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Hala at Mahall’s Locker Room

18 July 2018,   By ,   0 Comments

Write-up by Ellise Shafer

Photos by Ellie Auch

July 14th, 2018

Although musician Ian Ruhala – better known as Hala – may be young, what he lacks in age he makes up for in experience. The 21-year-old has been playing and recording his own music from his bedroom since high school. His EP Young Alumni was released in 2015 after graduation and full-length Spoonfed soon followed, produced during his first semester of college. This summer, he recruited band members and embarked on a 16-date tour, co-headlining with fellow indie favorites BOYO.

I crossed paths with Hala at their last stop of tour in Cleveland, Ohio. The basement of a bowling alley called Mahall’s Twenty Lanes served perfectly as the venue, complimenting Hala’s vintage vibe. The specific corner of the basement in which they played was dubbed “The Locker Room,” presumably due to the row of old beige lockers placed behind the band.

Sporting a grey Tommy Hilfiger shirt and a shoulder fanny pack, Ruhala took a seat on one of the vintage bowling benches to discuss his sound, tour life, and balancing college with music.

Ruhala said of his music that although he gets lumped into the “bedroom pop” genre, he doesn’t like to restrict himself to just that.

“I don’t really know how I feel about that term [bedroom pop], but I do record in a bedroom,” Ruhala said. “I don’t know if it’s really poppy. It’s just like guitar-driven rock ‘n’ roll through the lens of recording at home, so lo-fi is sometimes attached – but I don’t know, I’m not purposefully trying to sound like shit.”

This tour being his longest and first time headlining in the U.S., Ruhala said that it has resulted in close friendships between the two bands – and surprisingly, a lot of nudity.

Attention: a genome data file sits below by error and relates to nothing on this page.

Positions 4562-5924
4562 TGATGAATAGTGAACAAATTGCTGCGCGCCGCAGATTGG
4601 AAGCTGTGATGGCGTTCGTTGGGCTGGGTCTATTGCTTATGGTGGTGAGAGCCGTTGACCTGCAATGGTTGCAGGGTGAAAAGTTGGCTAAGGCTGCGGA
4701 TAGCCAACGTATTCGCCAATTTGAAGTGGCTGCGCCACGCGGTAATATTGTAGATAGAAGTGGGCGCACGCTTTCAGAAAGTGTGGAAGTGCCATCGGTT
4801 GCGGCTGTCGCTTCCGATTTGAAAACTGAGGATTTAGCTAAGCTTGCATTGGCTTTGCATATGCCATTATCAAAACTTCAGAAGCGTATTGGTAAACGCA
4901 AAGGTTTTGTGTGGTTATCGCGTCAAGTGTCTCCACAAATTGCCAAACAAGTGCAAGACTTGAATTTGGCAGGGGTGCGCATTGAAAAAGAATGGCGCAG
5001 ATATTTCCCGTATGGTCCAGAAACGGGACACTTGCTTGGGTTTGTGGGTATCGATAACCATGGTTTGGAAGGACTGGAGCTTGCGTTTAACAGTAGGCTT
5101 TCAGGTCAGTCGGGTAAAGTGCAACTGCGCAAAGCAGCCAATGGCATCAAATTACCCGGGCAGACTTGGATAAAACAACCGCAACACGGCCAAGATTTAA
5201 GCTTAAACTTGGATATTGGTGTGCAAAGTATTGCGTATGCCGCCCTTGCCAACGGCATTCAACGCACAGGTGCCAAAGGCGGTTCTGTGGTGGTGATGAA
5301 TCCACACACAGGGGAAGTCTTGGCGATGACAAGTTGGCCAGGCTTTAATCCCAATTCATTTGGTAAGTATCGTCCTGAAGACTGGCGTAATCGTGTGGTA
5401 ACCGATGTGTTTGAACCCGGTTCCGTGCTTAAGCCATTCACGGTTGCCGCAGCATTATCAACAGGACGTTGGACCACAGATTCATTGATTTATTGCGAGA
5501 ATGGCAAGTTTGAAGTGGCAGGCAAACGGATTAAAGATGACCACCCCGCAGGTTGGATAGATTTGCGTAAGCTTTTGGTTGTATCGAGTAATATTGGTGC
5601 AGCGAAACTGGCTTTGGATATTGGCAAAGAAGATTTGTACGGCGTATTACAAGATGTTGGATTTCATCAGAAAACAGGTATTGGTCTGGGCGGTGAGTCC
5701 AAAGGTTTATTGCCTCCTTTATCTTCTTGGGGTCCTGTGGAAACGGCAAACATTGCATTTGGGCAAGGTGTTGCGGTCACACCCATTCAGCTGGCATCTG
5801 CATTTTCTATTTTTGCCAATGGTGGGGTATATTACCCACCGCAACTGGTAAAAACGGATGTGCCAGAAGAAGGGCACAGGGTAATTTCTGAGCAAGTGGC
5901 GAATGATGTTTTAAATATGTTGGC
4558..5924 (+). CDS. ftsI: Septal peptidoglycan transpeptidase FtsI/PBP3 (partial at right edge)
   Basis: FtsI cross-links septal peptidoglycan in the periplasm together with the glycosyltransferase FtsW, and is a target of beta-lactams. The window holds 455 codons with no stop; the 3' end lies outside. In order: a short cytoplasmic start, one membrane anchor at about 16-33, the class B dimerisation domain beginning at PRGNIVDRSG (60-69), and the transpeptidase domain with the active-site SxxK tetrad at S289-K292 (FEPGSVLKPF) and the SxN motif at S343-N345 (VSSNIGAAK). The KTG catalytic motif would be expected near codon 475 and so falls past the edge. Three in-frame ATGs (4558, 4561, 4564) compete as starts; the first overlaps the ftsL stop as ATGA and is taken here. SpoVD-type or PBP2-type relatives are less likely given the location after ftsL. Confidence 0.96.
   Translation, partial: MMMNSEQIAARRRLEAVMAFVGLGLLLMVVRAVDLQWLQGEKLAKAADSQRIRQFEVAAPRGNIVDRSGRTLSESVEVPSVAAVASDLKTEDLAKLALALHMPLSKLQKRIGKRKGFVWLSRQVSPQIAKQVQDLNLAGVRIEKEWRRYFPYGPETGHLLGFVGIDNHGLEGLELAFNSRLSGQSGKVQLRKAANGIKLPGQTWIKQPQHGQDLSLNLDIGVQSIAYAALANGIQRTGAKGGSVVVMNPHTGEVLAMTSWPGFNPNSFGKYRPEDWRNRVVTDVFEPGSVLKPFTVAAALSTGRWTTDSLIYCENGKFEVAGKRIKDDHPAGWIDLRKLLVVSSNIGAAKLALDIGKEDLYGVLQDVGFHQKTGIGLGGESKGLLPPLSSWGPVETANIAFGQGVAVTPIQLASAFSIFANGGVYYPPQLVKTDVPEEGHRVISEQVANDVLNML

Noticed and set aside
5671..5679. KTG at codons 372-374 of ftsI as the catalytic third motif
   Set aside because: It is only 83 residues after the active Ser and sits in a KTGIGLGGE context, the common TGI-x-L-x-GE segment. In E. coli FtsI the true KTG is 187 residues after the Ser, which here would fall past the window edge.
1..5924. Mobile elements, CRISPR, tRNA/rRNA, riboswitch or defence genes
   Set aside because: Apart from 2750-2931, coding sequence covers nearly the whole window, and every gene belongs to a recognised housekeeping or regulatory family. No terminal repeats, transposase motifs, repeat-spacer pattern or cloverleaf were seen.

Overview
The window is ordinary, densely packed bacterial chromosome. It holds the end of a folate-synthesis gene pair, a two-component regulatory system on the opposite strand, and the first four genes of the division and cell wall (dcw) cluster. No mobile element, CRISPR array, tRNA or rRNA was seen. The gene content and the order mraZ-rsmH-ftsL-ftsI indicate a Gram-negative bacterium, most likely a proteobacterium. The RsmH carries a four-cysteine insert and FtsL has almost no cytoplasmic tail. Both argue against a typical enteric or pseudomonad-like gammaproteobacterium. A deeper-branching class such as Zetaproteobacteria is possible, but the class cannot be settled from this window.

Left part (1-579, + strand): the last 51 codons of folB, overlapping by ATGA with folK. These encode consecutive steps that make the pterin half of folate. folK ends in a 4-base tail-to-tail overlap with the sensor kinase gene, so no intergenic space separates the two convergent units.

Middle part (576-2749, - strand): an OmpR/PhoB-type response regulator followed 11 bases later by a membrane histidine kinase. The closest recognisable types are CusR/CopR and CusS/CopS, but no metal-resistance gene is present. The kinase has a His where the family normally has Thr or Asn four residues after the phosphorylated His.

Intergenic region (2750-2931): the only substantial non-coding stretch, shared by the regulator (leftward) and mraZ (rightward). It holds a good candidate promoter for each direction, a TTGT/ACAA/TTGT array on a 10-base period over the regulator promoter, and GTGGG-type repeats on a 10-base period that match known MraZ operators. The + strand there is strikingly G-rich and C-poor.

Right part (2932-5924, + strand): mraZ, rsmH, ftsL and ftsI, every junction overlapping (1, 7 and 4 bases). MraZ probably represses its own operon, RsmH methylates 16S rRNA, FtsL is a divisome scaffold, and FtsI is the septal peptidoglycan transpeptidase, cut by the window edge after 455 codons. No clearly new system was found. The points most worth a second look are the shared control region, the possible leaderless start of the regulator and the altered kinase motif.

“Everybody gets naked, really,” Ruhala said. “We were in the car the other day and my guitarist was just playing his gameboy and then he felt the urge to get naked, so he stripped down.”

Other tour antics have included (sorta) trashing a hotel room.

“We kind of – not really – trashed a hotel room the other night, but we got really drunk and busted one of the beds,” Ruhala said. “It wasn’t like a Van Halen kind of trashing where things were actually destroyed; it was more like ‘sorry about this clean up that you gotta do.’”

However, Ruhala doesn’t always live such a lifestyle – he is also a college student, having graduated near the top of his high school class. A type A student in high school, he said that he has learned to relax in college and as a result, has been able to focus more on music.

“If you really wanna pursue music, in the moments that you have free you’ll find yourself gravitating toward your instrument and just playing it,” Ruhala said. “That could be at 2 a.m. after you study, it could be during the day, it could be playing a show. There’s always time.”

However, Ruhala said that instead of sitting down and trying to write a song, the songs tend to come to him.